Reader-submitted rides, reviews and stories
For nine years I was fortunate to live on a beach on Lake Superior and the kayak and canoe were part of everyday life when there wasn’t ice on the lake. Whether exploring the coastline near home, or venturing further, Superior was an integral part of life. One favourite mini-trip involved ferrying a vehicle to a landing 30km down the coast to facilitate a one-way trip – hopefully with a tail wind. On one such jaunt my girlfriend and I packed a good lunch, swimwear, and sun block, grabbed our paddles and lifejackets and sunhats and dragged our kayaks into the water. It was a marvellous, leisurely day of sun and water and fresh air. As we approached the landing we met a lone kayaker and naturally stopped to chat. He was absolutely flabbergasted that we had just packed lunches and headed out - His kayak had been lashed to the top of his very fancy SUV for a three week trip circumnavigating Lake Superior. At this point he was within two days of completing his tour and this was the first time that the kayak had been in the water! His boat sported compasses (two) satellite radio, spare paddle, paddle floats, sea anchor, water filter kit, trailing rope, flares, and heaven knows what else… as compared to our kit of lunch and snacks and sun-tan oil. Yes, we lived on the lake and were careful about weather conditions, and our partners knew of our plans for the day – but really! He never planned to do overnight trips, but hadn’t even made it onto the water in days and days of driving alongside the lake! He said the conditions just weren’t right!
What does this have to do with motorcycling you ask? Nothing really, but it does illustrate the slippery slope of doing too much research and having too much gear and being so prepared that actually DOING the activity doesn’t happen. Some days I fear that this tendency for gadget-wired, performance-enhanced motorcycles will actually keep people at home for fear of all of the accoutrements not functioning as advertised.
I keep a quote with me in my daily planner that reads in part --
“to have a home, small but perfect in comfort, so that the business of existing is subservient to the joy of living”
If applied to the world of motorcycles, the parallel is obvious. If maintaining the trip blog and programming the GPS, and ensuring that the satellite phone is kept absolutely dry and keeping the weather scanner on the right channel, are causing angst – then some of the magic of travelling by motorcycle is being sabotaged by the very equipment that should free you to enjoy the trip. Where is the pleasure of the ride when mental energy is being spent on such concerns?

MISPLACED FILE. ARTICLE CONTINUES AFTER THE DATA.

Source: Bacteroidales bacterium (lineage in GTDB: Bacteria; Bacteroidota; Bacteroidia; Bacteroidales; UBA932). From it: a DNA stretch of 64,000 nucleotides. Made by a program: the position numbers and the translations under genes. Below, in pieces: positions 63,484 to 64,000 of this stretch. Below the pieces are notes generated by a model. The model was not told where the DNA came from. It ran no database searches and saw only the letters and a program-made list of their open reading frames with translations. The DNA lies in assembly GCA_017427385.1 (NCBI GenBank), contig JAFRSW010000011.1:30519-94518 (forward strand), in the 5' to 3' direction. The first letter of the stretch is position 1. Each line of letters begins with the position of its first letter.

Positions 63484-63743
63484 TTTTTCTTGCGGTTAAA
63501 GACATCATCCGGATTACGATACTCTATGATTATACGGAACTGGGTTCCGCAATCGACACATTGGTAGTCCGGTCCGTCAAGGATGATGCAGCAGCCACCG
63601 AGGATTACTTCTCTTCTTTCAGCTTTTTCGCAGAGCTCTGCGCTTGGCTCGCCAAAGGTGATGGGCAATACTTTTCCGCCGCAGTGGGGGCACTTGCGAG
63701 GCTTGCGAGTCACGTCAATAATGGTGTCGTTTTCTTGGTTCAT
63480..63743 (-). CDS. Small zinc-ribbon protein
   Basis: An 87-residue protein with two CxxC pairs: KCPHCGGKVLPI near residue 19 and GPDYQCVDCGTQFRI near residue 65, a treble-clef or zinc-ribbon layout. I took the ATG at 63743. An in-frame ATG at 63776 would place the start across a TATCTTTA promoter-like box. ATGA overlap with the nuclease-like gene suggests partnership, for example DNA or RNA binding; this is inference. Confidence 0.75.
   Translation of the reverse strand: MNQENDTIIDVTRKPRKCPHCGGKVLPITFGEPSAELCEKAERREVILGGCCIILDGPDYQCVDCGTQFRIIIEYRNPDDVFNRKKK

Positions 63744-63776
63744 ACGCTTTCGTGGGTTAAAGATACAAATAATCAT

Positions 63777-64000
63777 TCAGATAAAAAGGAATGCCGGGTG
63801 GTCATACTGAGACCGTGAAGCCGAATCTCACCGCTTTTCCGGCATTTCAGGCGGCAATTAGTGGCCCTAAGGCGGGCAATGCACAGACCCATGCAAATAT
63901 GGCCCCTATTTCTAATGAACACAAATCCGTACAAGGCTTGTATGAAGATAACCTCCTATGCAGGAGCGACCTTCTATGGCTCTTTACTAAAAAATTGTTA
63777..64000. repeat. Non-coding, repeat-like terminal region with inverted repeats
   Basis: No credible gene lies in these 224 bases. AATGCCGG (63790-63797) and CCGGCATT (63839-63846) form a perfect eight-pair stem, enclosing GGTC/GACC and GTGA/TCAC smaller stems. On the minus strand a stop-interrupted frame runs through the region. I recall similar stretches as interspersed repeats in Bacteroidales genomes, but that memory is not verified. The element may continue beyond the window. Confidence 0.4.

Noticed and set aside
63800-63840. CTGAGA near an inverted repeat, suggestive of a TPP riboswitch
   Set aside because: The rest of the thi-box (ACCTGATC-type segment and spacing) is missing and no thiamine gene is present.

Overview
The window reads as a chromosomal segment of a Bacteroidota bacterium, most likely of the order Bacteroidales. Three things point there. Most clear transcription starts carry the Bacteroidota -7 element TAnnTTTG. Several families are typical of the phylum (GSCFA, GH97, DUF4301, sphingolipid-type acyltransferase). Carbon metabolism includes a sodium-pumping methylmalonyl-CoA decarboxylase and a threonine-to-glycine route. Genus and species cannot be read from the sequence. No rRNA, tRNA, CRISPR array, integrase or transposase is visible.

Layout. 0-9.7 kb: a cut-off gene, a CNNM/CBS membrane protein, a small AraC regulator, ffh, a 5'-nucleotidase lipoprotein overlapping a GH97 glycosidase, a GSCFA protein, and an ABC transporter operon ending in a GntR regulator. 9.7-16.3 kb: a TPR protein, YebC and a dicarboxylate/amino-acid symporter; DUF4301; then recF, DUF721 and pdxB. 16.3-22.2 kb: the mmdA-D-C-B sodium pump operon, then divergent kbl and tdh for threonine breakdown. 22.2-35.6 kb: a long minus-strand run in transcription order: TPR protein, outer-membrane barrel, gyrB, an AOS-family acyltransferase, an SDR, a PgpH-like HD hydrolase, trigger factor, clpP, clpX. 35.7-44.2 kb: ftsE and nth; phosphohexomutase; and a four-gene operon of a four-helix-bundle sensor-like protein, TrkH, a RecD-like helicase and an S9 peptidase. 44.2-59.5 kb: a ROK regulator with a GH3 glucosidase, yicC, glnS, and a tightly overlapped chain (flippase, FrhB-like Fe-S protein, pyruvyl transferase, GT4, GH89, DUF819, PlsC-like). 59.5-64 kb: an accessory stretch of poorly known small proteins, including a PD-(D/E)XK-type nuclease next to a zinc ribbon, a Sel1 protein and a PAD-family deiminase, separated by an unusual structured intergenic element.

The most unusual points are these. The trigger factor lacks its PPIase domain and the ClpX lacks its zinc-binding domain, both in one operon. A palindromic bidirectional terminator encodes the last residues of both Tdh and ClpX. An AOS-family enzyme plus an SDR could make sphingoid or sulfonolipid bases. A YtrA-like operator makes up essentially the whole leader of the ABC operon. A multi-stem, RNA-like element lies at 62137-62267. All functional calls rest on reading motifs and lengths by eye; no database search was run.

Sad indeed is the poor motorcyclist whose fancy radar detector unit malfunctions and lands him with a hefty speeding fine – if one has become utterly dependant on such an item, then its demise can potentially ruin the trip.
I’m all for anything that will improve safety, enhance the pleasures of the trip or make life easier along the way. What does concern me is the tendency for the equipment to take priority over those aspects of motorcycling that we cherish – especially freedom. I fear that many people will be drawn unwittingly into the world of gadgetry because they have been lead to believe that all of this equipment is necessary. It just isn’t so! It is nice to have the options – useful stuff, handy, entertaining in its own way – but not obligatory to the enjoyment of the ride.
Personally I’m fascinated by the new generation of GPS units for motorcycles that come complete with helmet mounted wireless speakers to advise you of every up-coming route decision. They are marvellous inventions that could take a lot of the worry out of navigating through unknown cities or back-country roads. But I’m just not in that much of a hurry most of the time, and I enjoy stopping to check the map. I enjoy planning with paper maps and marking my planned routes – then deviating from the plan… sometimes I even enjoy getting lost! We are collectively in danger of forgetting the real reason that we ride a motorcycle in the first place. It is the RIDE – not just getting to the destination that is paramount.
Seriously, the equipment that is available now is astonishing and very functional. I just hope that people don’t forget that most of this stuff is an option and not mandatory.
A safe and appropriate motorcycle, proper gear, good health and a positive and sober mind – these are the necessities for enjoying a ride. Good weather helps too!
Ride safe, and don’t forget to wave! -- Alison Green